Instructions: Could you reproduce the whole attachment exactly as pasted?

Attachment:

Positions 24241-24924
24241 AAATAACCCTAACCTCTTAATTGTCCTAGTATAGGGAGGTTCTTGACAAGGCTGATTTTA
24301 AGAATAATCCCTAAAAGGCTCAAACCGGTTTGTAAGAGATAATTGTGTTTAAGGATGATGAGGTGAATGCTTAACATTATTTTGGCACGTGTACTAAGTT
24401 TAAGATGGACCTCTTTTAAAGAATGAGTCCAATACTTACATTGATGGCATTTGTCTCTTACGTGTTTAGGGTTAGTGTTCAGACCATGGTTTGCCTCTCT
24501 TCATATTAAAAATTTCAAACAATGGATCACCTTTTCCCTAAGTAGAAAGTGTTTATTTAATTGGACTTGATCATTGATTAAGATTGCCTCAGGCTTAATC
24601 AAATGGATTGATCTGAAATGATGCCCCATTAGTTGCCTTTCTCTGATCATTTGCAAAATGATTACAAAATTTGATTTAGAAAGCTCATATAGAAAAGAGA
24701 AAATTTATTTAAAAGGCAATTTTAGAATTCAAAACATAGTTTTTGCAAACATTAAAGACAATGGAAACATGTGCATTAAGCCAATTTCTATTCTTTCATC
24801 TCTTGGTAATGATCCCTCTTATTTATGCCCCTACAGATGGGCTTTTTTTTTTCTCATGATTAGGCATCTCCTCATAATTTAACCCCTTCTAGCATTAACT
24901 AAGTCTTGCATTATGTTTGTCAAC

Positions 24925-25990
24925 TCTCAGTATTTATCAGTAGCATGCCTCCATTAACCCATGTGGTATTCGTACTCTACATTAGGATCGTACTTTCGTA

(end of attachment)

Positions 24241-24924
24241 AAATAACCCTAACCTCTTAATTGTCCTAGTATAGGGAGGTTCTTGACAAGGCTGATTTTA
24301 AGAATAATCCCTAAAAGGCTCAAACCGGTTTGTAAGAGATAATTGTGTTTAAGGATGATGAGGTGAATGCTTAACATTATTTTGGCACGTGTACTAAGTT
24401 TAAGATGGACCTCTTTTAAAGAATGAGTCCAATACTTACATTGATGGCATTTGTCTCTTACGTGTTTAGGGTTAGTGTTCAGACCATGGTTTGCCTCTCT
24501 TCATATTAAAAATTTCAAACAATGGATCACCTTTTCCCTAAGTAGAAAGTGTTTATTTAATTGGACTTGATCATTGATTAAGATTGCCTCAGGCTTAATC
24601 AAATGGATTGATCTGAAATGATGCCCCATTAGTTGCCTTTCTCTGATCATTTGCAAAATGATTACAAAATTTGATTTAGAAAGCTCATATAGAAAAGAGA
24701 AAATTTATTTAAAAGGCAATTTTAGAATTCAAAACATAGTTTTTGCAAACATTAAAGACAATGGAAACATGTGCATTAAGCCAATTTCTATTCTTTCATC
24801 TCTTGGTAATGATCCCTCTTATTTATGCCCCTACAGATGGGCTTTTTTTTTTCTCATGATTAGGCATCTCCTCATAATTTAACCCCTTCTAGCATTAACT
24901 AAGTCTTGCATTATGTTTGTCAAC

Positions 24925-25990
24925 TCTCAGTATTTATCAGTAGCATGCCTCCATTAACCCATGTGGTATTCGTACTCTACATTAGGATCGTACTTTCGTA